After it was thwarted in its attempt to capture Richmond during the Peninsula Campaign in the summer of 1862, the Army of the Potomac retreated southeast. Along the way, Alfred Lewis Castleman, a surgeon in the 5th Wisconsin Infantry, kept a detailed diary—a chronicle of happenings in a defeated and demoralized army. Below is Castleman’s description of one such event, which occurred in August after the army reached Yorktown:
19th — … A circumstance occurred to-day so painful that I should like to forget it, yet so suggestive of the trials of this army and of the discouragements which has occasioned much of their indifference to events, that I feel it a duty to record it, that it may not be forgotten. On the late retreat from Richmond, most of the men found it necessary to throw away everything which impeded their progress, even their canteens. During our stay at Harrison’s Point they had not been fully replaced. This morning we started early. The day has been intensely hot, the dust almost insufferable. Gen. H was in command of his brigade. We had made a rapid march of about ten miles. The men were fatigued, foot-sore and thirsty. In many instances, two or three having to depend on one canteen, it was soon emptied, and when we stopped to rest after the ten mile march, we were in sight of a large spring of beautiful cold water. But the General ordered that not a man should leave the ranks to fill his canteen. It was hard to bear, but the men submitted in patience till they saw the soldiers from other brigades passing from the spring with their canteens filled. This was too much, and they commenced crying out “Water, water.” Immediately the General dashed amongst them, proclaiming “mutiny,” and demanding the offenders. Of course no one could tell who they were. He then turned upon the Regimental and Company officers, “damned them to hell,” and spent some time in consigning the soldiers to the same comfortable quarters. After he had got them all labeled for that kingdom, he told them that their officers were “not worth a G–d d—n,” and having exhausted his vocabulary of gentlemanly expletives, calculated to encourage subordination, he called the men into line and put them through the evolutions of a brigade drill for about half an hour, and thus were they rested to resume the march. These men—this remnant of a fine army, who had been dragged through the putrid swamps of the Chickahominy till they were more like ghosts than men, were thus rested, thus drilled, thus marched, thus abused. Surely the end is not yet.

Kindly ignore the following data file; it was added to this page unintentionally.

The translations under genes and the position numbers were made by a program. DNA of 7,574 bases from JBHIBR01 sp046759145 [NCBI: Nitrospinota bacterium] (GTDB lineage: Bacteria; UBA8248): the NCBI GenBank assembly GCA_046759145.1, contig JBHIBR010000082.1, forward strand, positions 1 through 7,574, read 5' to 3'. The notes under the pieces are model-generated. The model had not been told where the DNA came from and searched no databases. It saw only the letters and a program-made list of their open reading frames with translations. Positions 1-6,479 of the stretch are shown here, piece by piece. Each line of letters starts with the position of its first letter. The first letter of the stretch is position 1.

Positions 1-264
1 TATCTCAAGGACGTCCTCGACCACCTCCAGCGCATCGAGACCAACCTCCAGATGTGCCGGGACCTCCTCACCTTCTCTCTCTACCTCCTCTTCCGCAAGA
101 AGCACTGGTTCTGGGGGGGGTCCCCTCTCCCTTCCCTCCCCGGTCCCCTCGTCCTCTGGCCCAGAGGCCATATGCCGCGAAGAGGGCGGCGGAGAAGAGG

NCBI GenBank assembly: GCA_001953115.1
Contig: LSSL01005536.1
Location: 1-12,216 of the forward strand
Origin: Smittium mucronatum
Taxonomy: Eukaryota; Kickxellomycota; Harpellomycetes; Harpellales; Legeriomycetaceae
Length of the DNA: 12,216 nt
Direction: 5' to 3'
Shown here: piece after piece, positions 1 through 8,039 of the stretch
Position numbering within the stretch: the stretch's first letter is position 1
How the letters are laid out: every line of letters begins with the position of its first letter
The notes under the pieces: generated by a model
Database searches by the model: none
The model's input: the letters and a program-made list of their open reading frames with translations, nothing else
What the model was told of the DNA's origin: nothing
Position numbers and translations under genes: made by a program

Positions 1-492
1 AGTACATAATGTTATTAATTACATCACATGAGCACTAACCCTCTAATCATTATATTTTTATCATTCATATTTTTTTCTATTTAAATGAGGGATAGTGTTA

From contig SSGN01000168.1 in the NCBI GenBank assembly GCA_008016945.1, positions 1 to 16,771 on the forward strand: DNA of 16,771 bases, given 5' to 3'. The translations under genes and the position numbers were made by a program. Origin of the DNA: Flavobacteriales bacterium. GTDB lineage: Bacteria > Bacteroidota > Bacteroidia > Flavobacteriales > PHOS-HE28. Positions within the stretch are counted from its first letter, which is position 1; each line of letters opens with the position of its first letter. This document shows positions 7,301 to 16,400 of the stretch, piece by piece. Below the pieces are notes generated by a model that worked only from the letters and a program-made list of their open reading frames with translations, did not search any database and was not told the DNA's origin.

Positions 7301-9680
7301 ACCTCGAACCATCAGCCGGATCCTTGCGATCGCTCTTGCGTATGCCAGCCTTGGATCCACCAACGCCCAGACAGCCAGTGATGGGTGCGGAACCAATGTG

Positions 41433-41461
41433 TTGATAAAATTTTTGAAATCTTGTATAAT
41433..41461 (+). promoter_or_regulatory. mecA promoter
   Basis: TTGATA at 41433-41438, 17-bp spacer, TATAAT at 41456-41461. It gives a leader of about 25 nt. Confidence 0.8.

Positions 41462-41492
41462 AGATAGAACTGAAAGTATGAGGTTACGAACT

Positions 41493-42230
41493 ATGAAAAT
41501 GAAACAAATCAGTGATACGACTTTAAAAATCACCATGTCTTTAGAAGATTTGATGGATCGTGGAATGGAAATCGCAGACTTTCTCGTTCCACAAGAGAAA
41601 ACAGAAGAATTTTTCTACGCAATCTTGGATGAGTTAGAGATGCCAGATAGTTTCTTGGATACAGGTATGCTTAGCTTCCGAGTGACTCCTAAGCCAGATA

20th — These men, who were yesterday worn out and abused, who needed all the rest they could get, were ordered up this morning at half-past 2, to march at 4, and then, after being formed into line, were kept waiting till 6. The Surgeons dare not say, “General, permit me to suggest that this is rapidly exhausting the nervous energies of the men, and that last night, we had to leave over sixty, overcome by the fatigue of the day.” It would have been deemed insolent and insubordinate in a Surgeon to have suggested that the two hours which the soldiers spent on their feet, waiting for their officers to get ready, might have been spent with great benefit to their health and energies, in bed, and the Surgeons must be dumb and the men sick.
Castleman would remain with the 5th Wisconsin until the end of the year, when he resigned his commission. He died in 1877.